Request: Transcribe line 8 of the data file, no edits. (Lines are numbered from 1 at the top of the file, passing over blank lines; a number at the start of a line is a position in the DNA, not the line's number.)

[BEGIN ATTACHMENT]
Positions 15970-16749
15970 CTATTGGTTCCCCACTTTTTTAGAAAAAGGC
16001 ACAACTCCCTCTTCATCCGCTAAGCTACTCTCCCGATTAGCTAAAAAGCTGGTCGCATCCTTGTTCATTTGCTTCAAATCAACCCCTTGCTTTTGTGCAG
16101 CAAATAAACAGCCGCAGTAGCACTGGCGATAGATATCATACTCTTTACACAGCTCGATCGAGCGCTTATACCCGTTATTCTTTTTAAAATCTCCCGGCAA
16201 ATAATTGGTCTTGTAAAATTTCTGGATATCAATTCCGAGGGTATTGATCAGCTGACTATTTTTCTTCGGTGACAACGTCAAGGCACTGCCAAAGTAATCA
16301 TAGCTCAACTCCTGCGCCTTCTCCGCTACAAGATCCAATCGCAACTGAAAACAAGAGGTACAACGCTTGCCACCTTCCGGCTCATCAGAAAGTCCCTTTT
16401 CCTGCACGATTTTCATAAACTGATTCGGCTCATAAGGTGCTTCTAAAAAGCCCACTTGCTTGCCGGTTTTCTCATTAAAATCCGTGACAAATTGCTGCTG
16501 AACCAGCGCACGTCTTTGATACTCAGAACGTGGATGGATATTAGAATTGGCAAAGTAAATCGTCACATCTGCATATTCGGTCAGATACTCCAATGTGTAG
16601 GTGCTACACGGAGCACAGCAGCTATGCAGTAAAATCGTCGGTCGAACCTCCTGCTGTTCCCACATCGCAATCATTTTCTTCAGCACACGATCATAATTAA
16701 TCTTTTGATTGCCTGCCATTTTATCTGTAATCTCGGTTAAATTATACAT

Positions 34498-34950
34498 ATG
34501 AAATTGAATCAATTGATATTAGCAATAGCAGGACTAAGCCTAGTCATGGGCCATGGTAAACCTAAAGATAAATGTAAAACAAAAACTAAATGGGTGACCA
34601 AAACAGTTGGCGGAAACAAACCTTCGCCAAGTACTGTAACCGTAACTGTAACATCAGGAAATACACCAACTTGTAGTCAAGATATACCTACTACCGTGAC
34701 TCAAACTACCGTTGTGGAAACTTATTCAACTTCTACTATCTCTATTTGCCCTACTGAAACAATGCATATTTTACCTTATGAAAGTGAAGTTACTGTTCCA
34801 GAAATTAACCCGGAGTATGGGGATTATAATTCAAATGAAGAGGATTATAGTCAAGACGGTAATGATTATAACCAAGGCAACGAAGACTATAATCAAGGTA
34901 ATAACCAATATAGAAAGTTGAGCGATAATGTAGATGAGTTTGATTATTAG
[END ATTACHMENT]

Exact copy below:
16501 AACCAGCGCACGTCTTTGATACTCAGAACGTGGATGGATATTAGAATTGGCAAAGTAAATCGTCACATCTGCATATTCGGTCAGATACTCCAATGTGTAG